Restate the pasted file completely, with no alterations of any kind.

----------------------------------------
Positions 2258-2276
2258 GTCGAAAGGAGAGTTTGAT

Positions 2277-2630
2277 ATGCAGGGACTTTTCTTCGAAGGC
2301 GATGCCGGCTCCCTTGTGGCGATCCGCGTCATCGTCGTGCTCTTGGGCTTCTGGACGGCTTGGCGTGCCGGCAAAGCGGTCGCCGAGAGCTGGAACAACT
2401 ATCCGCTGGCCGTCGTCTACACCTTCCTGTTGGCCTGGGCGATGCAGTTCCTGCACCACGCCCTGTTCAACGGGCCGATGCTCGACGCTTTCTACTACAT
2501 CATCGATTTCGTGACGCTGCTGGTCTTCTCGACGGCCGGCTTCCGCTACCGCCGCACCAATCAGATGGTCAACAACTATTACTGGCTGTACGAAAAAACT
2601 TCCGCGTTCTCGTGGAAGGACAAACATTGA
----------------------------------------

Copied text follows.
Positions 2258-2276
2258 GTCGAAAGGAGAGTTTGAT

Positions 2277-2630
2277 ATGCAGGGACTTTTCTTCGAAGGC
2301 GATGCCGGCTCCCTTGTGGCGATCCGCGTCATCGTCGTGCTCTTGGGCTTCTGGACGGCTTGGCGTGCCGGCAAAGCGGTCGCCGAGAGCTGGAACAACT
2401 ATCCGCTGGCCGTCGTCTACACCTTCCTGTTGGCCTGGGCGATGCAGTTCCTGCACCACGCCCTGTTCAACGGGCCGATGCTCGACGCTTTCTACTACAT
2501 CATCGATTTCGTGACGCTGCTGGTCTTCTCGACGGCCGGCTTCCGCTACCGCCGCACCAATCAGATGGTCAACAACTATTACTGGCTGTACGAAAAAACT
2601 TCCGCGTTCTCGTGGAAGGACAAACATTGA